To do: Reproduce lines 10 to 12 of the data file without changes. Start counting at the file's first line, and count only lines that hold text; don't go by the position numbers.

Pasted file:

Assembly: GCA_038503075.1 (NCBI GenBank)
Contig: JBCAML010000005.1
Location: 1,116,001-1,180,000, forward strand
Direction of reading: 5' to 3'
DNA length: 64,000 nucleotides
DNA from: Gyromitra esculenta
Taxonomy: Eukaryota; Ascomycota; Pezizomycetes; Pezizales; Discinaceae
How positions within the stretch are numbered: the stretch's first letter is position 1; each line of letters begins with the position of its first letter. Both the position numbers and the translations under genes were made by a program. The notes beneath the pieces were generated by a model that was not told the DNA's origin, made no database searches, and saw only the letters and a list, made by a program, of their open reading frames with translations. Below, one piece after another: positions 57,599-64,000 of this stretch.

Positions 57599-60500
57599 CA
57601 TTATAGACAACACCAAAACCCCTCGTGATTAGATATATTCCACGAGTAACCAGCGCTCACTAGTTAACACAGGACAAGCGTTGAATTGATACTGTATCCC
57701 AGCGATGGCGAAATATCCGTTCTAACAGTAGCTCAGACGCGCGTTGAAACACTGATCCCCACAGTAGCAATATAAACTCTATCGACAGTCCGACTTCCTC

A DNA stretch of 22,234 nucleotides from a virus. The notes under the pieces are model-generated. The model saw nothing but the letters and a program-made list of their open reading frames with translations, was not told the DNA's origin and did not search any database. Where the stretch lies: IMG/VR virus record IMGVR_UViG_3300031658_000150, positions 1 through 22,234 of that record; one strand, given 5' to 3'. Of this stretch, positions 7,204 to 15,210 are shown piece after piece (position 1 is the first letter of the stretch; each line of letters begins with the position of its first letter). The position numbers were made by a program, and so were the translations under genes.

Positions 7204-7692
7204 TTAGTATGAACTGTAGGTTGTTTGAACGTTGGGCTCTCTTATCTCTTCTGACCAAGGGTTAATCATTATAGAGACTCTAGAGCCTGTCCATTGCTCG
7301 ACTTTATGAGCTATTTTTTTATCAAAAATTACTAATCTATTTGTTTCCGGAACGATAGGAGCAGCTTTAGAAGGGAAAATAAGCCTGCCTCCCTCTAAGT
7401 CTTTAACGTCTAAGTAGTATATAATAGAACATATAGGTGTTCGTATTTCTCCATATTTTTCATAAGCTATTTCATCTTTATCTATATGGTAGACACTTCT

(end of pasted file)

57599 CA
57601 TTATAGACAACACCAAAACCCCTCGTGATTAGATATATTCCACGAGTAACCAGCGCTCACTAGTTAACACAGGACAAGCGTTGAATTGATACTGTATCCC
57701 AGCGATGGCGAAATATCCGTTCTAACAGTAGCTCAGACGCGCGTTGAAACACTGATCCCCACAGTAGCAATATAAACTCTATCGACAGTCCGACTTCCTC